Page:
Due to a quite surprising array of neurological disorders, not to mention the increasing effects of advancing age, I have become considerably less mobile than I was in my younger days. Where I used to be able to effortlessly walk for many hours, I now move slowly at a tortoises pace, for no more than one hour, leaning on either a cane or a crutch – depending on how I happen to feel that day. Yet I won’t complain: there’s nothing I truly lack in my life, and reduced mobility doesn’t usually bother me.
However, for the somewhat longer journeys I presently use an electrical, which kind of makes me feel like a prince or even a king! Relaxedly sitting in a cusioned seat, pleasantly but never haughtly greeting the admiring passers-by, I zip along at either walking pace or double speed. When I feel social I “walk”, when I actually need to be somewhere at a certain time I rev up the little machine.
There are lots of people much worse off than me, when it comes to mobility. I can, albeit with difficulty, still walk – many others can’t. Especially for them the mobility scooter is a great support, enabling them to be mobile again. There are 3-wheel mobility scooters and 4-wheel mobility scooters, and if you happen to be considering buying such a contraption, I certainly recommend the 3-wheeled variety. These tend to be considerably more manoeuvrable on account of their smaller turning radius, which is a definite advantage in crowded or narrow areas. I also would advice you to go for batteries with a large capacity: it’s not only unpleasant but also extremely embarassing to find yourself out of juice when far away from home!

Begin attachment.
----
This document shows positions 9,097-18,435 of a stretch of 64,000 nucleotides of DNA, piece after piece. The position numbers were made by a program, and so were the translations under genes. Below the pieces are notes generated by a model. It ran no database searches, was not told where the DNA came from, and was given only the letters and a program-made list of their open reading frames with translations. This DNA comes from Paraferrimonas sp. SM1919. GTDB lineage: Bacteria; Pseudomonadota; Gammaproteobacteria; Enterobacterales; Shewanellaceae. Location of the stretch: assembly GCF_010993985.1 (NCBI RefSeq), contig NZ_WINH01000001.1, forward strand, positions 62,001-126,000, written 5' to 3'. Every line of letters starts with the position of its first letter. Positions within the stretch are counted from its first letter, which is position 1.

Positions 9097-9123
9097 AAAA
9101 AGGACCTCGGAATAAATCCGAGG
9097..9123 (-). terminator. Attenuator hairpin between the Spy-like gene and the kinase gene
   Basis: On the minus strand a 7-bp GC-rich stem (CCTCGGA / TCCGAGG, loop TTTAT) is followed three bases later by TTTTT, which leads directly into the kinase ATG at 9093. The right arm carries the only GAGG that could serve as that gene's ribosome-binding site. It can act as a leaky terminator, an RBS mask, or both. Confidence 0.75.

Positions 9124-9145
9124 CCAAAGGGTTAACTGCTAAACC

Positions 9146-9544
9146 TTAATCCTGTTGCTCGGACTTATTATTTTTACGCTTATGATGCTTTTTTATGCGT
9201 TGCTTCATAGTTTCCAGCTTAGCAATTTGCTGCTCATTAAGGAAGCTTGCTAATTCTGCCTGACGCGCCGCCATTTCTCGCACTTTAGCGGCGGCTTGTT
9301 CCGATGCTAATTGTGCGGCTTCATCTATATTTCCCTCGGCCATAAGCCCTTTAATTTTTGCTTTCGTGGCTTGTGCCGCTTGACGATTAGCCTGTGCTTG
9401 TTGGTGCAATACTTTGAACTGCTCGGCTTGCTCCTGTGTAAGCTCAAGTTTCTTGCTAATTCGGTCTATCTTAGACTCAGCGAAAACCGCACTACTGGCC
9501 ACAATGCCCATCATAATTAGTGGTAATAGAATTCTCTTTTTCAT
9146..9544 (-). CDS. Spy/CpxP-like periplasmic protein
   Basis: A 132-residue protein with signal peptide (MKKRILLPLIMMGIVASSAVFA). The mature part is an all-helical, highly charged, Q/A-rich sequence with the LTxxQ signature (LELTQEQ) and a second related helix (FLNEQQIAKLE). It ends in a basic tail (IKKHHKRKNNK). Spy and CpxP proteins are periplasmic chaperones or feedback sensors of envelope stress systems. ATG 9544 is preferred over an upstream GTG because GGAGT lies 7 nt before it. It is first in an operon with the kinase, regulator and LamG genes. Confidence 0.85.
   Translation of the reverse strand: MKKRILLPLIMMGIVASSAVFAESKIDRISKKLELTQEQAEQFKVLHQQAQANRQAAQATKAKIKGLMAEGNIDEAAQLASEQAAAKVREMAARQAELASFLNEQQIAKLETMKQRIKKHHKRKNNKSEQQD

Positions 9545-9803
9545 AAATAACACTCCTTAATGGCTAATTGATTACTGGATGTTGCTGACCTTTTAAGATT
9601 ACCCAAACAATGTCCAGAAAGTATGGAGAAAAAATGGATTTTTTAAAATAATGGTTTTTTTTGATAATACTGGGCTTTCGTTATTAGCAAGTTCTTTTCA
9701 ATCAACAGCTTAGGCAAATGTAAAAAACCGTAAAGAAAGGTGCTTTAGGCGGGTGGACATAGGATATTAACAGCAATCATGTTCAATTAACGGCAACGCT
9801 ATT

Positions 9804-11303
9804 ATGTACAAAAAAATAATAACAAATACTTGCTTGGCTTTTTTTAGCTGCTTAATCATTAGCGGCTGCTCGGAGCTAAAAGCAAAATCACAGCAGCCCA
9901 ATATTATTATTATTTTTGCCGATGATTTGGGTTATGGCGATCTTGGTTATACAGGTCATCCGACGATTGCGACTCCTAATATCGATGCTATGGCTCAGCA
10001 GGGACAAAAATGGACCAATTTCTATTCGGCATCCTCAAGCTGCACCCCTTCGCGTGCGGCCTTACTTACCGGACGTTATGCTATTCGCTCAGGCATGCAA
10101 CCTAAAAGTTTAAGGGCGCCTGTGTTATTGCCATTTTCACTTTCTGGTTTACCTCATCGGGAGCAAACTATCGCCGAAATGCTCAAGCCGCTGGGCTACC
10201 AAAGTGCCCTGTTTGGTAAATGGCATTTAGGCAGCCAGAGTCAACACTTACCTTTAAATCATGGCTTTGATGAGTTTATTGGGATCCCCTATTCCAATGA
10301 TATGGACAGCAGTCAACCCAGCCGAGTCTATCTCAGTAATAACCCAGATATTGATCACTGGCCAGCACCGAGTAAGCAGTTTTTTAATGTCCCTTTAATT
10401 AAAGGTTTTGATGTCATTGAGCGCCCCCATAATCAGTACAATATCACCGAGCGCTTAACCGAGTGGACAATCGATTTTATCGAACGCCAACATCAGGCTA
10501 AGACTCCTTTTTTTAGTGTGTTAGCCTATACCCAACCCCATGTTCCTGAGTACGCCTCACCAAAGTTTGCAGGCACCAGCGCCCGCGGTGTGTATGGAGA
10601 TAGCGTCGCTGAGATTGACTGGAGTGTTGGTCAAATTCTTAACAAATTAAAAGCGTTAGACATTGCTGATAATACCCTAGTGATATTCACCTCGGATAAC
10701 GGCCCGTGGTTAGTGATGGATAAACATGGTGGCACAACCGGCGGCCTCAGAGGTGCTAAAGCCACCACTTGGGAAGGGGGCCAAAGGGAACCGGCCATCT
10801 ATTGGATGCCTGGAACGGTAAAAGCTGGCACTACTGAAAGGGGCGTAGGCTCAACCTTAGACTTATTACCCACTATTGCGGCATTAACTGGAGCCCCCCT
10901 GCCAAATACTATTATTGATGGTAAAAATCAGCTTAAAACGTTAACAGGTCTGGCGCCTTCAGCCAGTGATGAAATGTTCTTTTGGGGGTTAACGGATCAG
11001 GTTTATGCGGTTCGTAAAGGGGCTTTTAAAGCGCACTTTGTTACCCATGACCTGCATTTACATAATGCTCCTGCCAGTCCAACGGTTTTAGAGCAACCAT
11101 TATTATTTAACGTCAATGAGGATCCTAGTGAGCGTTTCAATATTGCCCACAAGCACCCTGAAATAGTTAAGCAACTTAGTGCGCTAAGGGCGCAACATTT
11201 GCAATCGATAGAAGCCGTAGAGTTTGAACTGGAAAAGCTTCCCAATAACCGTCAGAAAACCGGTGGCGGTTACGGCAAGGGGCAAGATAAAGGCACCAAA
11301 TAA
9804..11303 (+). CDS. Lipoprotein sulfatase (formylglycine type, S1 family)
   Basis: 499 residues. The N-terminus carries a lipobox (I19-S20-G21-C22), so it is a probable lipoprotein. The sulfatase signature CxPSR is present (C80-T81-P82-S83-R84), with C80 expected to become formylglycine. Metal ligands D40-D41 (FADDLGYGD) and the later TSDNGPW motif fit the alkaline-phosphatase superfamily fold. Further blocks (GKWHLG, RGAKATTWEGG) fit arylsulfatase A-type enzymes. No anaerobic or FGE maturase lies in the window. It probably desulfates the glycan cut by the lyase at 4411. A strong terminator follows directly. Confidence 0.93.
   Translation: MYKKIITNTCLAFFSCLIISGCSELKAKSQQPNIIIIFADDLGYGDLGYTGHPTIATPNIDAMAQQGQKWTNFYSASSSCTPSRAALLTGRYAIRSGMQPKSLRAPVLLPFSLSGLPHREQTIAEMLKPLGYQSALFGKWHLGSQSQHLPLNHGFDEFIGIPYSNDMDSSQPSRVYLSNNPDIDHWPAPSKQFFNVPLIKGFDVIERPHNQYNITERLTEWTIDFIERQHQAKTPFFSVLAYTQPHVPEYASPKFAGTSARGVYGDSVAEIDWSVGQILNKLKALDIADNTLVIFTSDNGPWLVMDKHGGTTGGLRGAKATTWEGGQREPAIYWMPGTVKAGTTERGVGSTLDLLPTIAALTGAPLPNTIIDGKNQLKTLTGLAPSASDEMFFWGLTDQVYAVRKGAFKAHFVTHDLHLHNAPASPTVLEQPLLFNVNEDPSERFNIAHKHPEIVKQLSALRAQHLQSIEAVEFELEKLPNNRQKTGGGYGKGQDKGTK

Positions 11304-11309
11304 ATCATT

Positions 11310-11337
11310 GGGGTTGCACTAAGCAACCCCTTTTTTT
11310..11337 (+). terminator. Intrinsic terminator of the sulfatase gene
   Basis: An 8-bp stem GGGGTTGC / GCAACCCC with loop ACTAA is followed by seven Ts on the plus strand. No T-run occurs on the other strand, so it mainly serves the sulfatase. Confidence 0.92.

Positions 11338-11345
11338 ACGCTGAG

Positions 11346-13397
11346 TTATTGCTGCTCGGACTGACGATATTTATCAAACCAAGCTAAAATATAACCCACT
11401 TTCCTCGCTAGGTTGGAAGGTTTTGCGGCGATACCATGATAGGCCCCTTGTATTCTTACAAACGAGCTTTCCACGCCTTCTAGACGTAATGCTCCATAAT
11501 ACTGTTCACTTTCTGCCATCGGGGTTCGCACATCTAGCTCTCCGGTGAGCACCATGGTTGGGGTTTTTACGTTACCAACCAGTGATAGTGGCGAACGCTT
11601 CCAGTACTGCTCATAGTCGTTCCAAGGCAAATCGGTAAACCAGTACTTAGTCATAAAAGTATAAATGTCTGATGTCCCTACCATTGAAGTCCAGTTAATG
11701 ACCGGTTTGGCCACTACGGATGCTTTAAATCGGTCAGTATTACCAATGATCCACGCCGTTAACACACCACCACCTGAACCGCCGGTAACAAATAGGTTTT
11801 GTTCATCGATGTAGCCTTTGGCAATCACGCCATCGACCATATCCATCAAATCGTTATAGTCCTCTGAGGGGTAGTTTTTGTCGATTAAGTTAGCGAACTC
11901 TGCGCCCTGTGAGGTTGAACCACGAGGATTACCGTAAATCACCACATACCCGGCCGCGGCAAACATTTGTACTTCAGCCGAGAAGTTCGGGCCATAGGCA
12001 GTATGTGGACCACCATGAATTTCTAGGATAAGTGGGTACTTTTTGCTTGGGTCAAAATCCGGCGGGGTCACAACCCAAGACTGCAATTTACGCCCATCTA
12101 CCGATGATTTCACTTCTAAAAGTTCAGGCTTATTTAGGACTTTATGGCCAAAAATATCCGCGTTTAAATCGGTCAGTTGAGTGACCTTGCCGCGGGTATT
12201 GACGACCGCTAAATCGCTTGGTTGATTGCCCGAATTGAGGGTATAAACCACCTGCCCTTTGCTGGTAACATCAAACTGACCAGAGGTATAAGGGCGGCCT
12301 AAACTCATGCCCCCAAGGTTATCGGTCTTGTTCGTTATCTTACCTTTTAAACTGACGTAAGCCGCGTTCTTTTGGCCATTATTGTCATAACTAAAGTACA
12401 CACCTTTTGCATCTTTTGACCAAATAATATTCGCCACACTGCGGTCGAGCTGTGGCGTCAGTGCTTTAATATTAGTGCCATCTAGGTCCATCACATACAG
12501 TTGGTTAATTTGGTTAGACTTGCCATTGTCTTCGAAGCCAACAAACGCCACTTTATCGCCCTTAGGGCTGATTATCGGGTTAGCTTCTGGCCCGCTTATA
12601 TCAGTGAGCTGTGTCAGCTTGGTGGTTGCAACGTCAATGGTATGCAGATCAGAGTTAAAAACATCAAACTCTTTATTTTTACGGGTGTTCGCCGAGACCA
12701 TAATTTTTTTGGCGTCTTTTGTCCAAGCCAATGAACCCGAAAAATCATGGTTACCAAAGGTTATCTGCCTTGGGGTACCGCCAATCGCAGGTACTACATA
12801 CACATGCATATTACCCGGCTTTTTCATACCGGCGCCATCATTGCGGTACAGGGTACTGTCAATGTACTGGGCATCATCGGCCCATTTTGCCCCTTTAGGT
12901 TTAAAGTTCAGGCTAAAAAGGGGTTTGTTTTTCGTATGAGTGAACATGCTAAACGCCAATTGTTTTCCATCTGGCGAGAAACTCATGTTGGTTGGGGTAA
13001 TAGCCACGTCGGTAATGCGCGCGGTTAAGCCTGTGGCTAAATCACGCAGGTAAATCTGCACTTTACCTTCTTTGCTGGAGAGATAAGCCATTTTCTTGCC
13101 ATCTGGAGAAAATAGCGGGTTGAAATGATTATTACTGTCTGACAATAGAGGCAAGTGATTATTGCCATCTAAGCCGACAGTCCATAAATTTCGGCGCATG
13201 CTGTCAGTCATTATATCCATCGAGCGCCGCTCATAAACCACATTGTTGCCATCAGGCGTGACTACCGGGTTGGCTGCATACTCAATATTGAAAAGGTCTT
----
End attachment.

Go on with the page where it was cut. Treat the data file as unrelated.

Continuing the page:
Apart from mobility scooters, there are many more contraptions and gadgets that make the life of the handicapped much more pleasant. Stairlifts, bed lifts, electrically powered wheelchairs, rollators… they all help to make life much more pleasant for the disabled.